May 02, 2018

Shark nets should go for good

Greens Member for Ballina Tamara Smith has welcomed the early end to the second North Coast Shark Net Trial after concerns about the risk of entanglement of whales making an early migration along the NSW coast.


Read: End of shark nets trial welcomed by Greens, animal activists.(Echo Net Daily)

Have your say: The North Coast Shark Net Trial survey ends Fri 18 May at 5pm visit

Media Release

"There is no scientific evidence and little community support for putting shark nets back in the waters off the North Coast,” said Tamara Smith.

"The data from the North Coast Shark Net Trial is yet more evidence that the shark netting program in NSW does little to keep people safe in the water but takes a terrible toll on local marine life.

"We all want to ensure people are as safe as possible when enjoying the beach and ocean while minimising the toll on marine life. Shark nets don't help achieve that balance. I support shark spotting by trained personnel such as Shark Watch volunteers or Surf Life Savers, using binoculars and drones," said Ms Smith.

Government data shows the shark nets trialled across the NSW North Coast have been ineffective, catching and killing vastly greater numbers harmless marine animals than target sharks.

Between 23 November 2017 and 31 March 2018:

*         Only one target bull shark out of a total 132 marine creatures were caught in the nets.

*         Threatened species including the Green Turtle and nine Great Hammerhead sharks were killed in the nets.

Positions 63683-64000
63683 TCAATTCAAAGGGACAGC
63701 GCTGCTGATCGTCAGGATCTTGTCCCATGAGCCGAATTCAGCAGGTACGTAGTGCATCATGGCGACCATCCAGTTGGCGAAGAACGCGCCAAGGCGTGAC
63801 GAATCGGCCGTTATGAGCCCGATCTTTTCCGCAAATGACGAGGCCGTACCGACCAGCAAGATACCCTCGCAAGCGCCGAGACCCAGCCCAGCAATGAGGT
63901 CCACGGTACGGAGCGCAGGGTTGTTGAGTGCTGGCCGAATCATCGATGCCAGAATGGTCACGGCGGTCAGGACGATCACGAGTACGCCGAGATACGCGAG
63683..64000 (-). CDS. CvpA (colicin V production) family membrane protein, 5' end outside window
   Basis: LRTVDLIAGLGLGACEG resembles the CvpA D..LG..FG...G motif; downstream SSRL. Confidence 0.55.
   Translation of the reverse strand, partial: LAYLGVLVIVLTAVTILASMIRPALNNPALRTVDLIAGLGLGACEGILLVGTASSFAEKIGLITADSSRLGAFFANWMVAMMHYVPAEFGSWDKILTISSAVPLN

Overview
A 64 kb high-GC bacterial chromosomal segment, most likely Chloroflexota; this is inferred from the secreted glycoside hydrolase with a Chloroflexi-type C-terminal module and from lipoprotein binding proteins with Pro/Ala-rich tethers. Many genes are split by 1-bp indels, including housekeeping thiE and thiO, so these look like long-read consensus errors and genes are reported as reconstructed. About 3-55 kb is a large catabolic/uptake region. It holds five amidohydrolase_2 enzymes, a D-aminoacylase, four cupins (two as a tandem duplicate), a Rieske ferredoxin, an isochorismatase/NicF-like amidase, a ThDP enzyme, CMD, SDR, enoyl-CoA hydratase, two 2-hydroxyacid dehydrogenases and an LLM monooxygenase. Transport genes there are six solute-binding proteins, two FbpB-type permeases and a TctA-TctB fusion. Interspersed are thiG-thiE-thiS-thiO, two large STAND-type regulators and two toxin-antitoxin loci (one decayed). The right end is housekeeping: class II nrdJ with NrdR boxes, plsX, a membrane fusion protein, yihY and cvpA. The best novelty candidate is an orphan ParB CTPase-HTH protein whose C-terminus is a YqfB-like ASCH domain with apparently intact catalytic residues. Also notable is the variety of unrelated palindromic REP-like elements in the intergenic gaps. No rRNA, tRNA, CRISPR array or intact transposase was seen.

*         Twenty-three rays caught and killed in the nets, including reports that rays were left to die in nets despite community reports of their capture.

The Greens call on the NSW Primary Industries Minister Niall Blair to permanently abandon the shark net program on the NSW North Coast and across Sydney's beaches and redirect those resources into more effective, non-lethal technologies.

Greens Marine spokesperson Justin Field MLC  said, "A recent Senate report found people are 100 times more likely to drown at the beach than to be killed by a shark in Australia. The risk is infinitesimally small and the resources should be directed to where the real risks are.

"The millions currently going into the shark net program should be directed to observation towers and drone technology for our lifeguards, and improving whole of beach and personal deterrent devices," he said.

Full copy of The Green non-lethal approach to shark management here:

Government data from second NSW North Coast Shark Meshing Trial:

Have your say: The North Coast Shark Net Trial survey ends Fri 18 May at 5pm visit

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